Projects that have clear and ongoing project communication issues eventually become plagued with problems. You’ve probably seen it before: The people responsible for managing schedules and monitoring progress are seen huddled in a corner solving problems, but the issues they’re working on and the solutions they’re developing to address them aren’t always communicated outside the planning room. Decisions are being made and expectations are being set without input from the larger team. It creates an environment that’s ripe for failure.
Why is communication such a high priority in project management? With all the communication tools and data management systems at our disposal today, isn’t important information available to those who need it? If the schedule is well developed and everyone knows their role, shouldn’t things just move along according to the plan? The answer is, simply, “no.” Task sequences may be updated, either to keep pace with emerging events or to take advantage of unexpected opportunities. Pricing and other factors could also change along the way.
If you still aren’t making information sharing a priority, consider some of the primary reasons it’s important to maintain strong communication channels throughout the entire project life-cycle.
Your project team members need to have the latest information
From a carefully developed initial plan, a project’s schedule will evolve as activities move forward. The early delivery of a key piece of equipment, for example, may allow the team to wrap up some tasks ahead of schedule and move on to the next phase. On the other hand, problems discovered during software testing could mean that activities need to be re-sequenced or compressed to keep progress aligned with the target completion date. Project team members should be kept aware in both scenarios so they can continue to dynamically update the plan and take any necessary actions within their areas to maintain the pace.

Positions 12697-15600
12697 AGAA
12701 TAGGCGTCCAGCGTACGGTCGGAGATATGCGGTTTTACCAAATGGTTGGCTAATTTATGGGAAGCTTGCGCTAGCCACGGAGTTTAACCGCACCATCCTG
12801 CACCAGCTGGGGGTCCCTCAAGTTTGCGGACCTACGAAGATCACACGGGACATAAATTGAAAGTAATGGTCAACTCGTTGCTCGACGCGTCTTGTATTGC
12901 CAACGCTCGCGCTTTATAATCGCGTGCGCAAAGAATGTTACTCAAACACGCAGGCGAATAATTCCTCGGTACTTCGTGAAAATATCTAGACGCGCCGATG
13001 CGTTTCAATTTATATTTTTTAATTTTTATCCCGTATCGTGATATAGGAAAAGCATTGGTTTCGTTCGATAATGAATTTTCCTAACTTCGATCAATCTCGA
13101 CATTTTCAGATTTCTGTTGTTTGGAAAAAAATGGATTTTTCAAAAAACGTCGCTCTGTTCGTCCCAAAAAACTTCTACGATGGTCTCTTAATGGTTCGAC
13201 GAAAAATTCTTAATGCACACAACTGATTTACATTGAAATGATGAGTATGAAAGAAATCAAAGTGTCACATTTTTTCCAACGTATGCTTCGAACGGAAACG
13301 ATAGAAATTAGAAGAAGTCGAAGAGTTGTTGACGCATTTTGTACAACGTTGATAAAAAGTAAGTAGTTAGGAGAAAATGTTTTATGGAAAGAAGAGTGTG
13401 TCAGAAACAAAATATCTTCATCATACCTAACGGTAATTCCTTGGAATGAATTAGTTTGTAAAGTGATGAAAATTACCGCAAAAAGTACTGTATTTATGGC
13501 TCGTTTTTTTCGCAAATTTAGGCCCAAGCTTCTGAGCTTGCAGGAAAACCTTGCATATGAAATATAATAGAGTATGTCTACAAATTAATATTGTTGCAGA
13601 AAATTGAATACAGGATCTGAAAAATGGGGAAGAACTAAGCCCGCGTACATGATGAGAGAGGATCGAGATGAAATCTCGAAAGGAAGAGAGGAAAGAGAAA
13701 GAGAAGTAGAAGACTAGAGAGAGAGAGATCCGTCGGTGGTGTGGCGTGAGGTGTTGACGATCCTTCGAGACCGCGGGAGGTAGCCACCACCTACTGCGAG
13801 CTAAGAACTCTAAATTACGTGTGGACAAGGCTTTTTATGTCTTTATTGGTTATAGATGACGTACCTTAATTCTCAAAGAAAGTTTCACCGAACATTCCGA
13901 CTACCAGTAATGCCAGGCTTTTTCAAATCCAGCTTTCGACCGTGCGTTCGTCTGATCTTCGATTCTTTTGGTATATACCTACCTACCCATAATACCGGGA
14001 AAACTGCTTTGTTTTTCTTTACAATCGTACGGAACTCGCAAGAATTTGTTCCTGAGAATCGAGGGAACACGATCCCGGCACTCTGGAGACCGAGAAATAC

Your sponsors and executive team need to know about any issues
Every project is intended to deliver value to the organization. Your sponsors are counting on capitalizing on the project’s benefits as quickly as possible, and as the plan unfolds, they need to be alerted to any problems, opportunities, questions, concerns, or other matters that may come up. There could be any number of business commitments tied to the project, from paying (or receiving) milestone payments to ensuring compliance with regulatory mandates. If the project involves anticipated cost savings or the ability to increase productivity, there are sure to be expectations around those metrics, too, both in terms of time-frames and scale. If anything occurs that could impact the timing or the value of your project, that information must be communicated—clearly and quickly—to the organization’s leadership so they can manage their end of the situation as needed. Routine updates provided to the C-suite and other high-level sponsors are also one of the best ways to maintain transparency throughout the project.
Your stakeholders need to know the current status
For those stakeholders who aren’t part of the central project team—end users, vendors and other outside collaborators, internal departments providing support, etc.—any changes to the project plan could trigger significant workload shifts. These people need to be kept up to date so they can manage their own operations, otherwise they could experience difficulties such as last-minute staffing shortages or unexpected fees for off-hours labor. Time-sensitive projects, such as software implementations or planned outages, may prove particularly difficult to accommodate, as vendors with niche skills often have very limited windows of availability. The project team needs to be diligent in communicating status changes and updates across the entire stakeholder base to avoid these problems.